‘Antiques Roadshow’ finds lively history at Living History Farms

At Living History Farms, an “Antiques Roadshow” appraiser interviewed a guest about an 1860s quilt top she bought for less than $20 at a sale 20 years ago in Albia. It’s now worth $400-$600. (Photo: Michael Morain)

By Michael Morain

If the feds ever decide to privatize the Transportation Security Administration’s airport operations, may I suggest handing it over to the crew from “Antiques Roadshow.” Same big lines. Same inspections of personal belongings. But way more fun.

An estimated crowd of 5,000 eagerly lined up Monday at Living History Farms to have complete strangers inspect their stuff, judge its worth and, possibly, ask them to show it off for the popular show’s 29th season. Three hourlong “Antiques Roadshow” episodes from Urbandale will air sometime between January and May 2025 on Iowa PBS.

Folks carried boxes and bags stuffed with rare and not-so-rare stuff. They pulled little wagons. They pushed carts. There were “gadgets and gizmos a-plenty,” to quote Disney’s Little Mermaid, plus a few Whovillian floofloovers, tartookas and gardookas, to quote the Grinch.

By now you’ve probably heard about the Jackie Robinson baseball bat that belongs to a woman from Grimes, or the early Grant Wood landscape from Axios reporter Jason Clayworth. Maybe you even heard about one woman’s collection of 20 years’ of personal correspondence with E.B. White, the author of “Charlotte’s Web.”

I took a funky orange teapot in the shape of a toad, one of the stranger gifts my parents received at their 1969 wedding. Turns out it was made in Japan in the 1880s or ’90s and is now worth $150-$250.

“We’re learning history through material culture,” “AR” executive producer Marsha Bemko said during one of her rare breaks from racking up 18,000 steps — or about 9 miles — over the course of the day. “It’s fun learning. You don’t notice that you’re learning, which is why it’s fun.”

Of course, sifting through all that material culture takes a lot of work. And after almost 30 seasons, including previous visits to Iowa in 1999 and 2010, “AR” runs a well-oiled machine. The staff of 25 travels with a setup crew of 50, plus locals they hire in each city. Here they enlisted more than 110 volunteers from Iowa PBS, which brought host Charity Nebbe and a separate production crew to shoot behind-the-scenes segments that will air with the “AR” episodes. The 70-some experts appraise approximately 500 items every hour.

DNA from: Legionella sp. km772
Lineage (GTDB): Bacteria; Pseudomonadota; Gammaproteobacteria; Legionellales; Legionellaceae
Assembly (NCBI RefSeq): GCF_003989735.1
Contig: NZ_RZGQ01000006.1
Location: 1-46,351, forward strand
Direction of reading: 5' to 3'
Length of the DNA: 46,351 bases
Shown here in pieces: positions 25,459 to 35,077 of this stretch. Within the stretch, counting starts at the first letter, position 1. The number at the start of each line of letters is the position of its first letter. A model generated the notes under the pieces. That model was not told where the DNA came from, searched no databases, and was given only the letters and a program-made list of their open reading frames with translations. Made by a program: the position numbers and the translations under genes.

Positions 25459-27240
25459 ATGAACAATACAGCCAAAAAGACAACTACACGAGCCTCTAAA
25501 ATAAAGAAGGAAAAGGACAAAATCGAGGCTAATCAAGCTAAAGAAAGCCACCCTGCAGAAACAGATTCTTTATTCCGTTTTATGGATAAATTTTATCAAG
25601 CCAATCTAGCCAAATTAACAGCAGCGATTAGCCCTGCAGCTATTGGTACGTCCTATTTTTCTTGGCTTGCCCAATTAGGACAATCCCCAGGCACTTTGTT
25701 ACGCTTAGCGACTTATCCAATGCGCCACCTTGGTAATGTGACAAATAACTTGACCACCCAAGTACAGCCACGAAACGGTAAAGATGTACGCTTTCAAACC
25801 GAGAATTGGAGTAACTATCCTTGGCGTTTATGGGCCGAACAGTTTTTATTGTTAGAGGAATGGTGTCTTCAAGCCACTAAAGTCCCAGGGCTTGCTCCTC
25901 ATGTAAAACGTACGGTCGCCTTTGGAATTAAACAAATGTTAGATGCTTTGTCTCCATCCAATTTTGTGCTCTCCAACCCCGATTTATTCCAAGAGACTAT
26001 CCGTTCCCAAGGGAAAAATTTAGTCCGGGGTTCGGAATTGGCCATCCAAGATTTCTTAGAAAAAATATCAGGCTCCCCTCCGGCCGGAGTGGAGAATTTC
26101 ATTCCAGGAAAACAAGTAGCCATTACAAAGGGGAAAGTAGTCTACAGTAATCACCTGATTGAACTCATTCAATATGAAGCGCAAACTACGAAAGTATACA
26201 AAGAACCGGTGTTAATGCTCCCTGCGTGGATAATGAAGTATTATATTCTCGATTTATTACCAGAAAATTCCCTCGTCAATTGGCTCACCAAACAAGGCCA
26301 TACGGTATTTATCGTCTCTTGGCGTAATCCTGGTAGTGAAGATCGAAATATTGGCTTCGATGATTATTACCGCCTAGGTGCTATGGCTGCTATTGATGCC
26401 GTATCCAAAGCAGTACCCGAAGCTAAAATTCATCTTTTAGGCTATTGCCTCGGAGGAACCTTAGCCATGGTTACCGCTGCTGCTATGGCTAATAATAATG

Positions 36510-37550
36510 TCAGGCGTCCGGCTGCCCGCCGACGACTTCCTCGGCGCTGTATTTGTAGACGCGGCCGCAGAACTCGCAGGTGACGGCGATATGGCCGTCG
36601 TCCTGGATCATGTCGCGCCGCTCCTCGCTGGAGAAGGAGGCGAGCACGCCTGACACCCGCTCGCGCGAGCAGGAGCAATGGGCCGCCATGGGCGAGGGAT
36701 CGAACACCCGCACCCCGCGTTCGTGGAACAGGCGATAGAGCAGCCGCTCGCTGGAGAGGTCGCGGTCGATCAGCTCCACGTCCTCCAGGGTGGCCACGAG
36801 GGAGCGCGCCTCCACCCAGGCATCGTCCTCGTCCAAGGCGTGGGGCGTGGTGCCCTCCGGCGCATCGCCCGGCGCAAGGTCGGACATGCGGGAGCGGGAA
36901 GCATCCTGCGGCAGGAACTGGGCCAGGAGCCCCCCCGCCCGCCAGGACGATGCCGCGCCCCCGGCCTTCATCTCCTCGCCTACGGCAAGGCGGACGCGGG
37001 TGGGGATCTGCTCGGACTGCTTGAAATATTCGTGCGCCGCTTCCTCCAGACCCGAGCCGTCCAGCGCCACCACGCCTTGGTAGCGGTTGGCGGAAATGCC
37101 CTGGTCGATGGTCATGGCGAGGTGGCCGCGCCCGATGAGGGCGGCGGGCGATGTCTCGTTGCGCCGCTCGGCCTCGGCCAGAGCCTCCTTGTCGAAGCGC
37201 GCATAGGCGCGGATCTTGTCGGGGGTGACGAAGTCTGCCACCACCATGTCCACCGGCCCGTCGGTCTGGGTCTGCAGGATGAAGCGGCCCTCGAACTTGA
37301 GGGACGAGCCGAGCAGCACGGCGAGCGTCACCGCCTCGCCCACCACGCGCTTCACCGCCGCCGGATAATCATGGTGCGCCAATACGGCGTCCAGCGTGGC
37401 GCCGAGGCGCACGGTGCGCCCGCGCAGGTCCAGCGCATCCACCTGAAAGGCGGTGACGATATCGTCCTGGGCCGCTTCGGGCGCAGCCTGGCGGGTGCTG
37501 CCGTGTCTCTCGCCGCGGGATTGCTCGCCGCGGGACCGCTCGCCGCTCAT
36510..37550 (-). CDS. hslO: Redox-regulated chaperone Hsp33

Urbandale was the fourth of five stops in this season’s tour, with earlier visits to Las Vegas; Bentonville, Arkansas; and Littleton, Colorado; and one more planned for Baltimore.

“The crew is just amazing,” Living History Farms marketing and communications director Elizabeth Keest Sedrel said. “I can’t say enough good things about ‘Antiques Roadshow.’”

Together, they built a pop-up colony of tables and tents for various stations, starting with “triage,” where guests were directed to specific stations for furniture, jewelry, paintings, toys and so on. (My weirdo teapot and I went to the diplomatically titled catch-all, “decorative arts.”) There, guests either received an appraisal and went their merry way or, if they were lucky, moved over to the “green room” tent for a bit of hair-and-makeup zhuzhing before a recorded interview. The appraisers saved their assessments for the cameras, to preserve the surprise of the guests’ on-air reactions.

At the final station before the exit, guests were invited to record quick feedback interviews about their experience, no matter the monetary value of their odds and ends.

And really, wouldn’t that be a welcome addition to the TSA screenings at the airport? Why not give folks a chance to tell their tale?

“I love a good story,” executive producer Bemko said. “For me, the story is king.”

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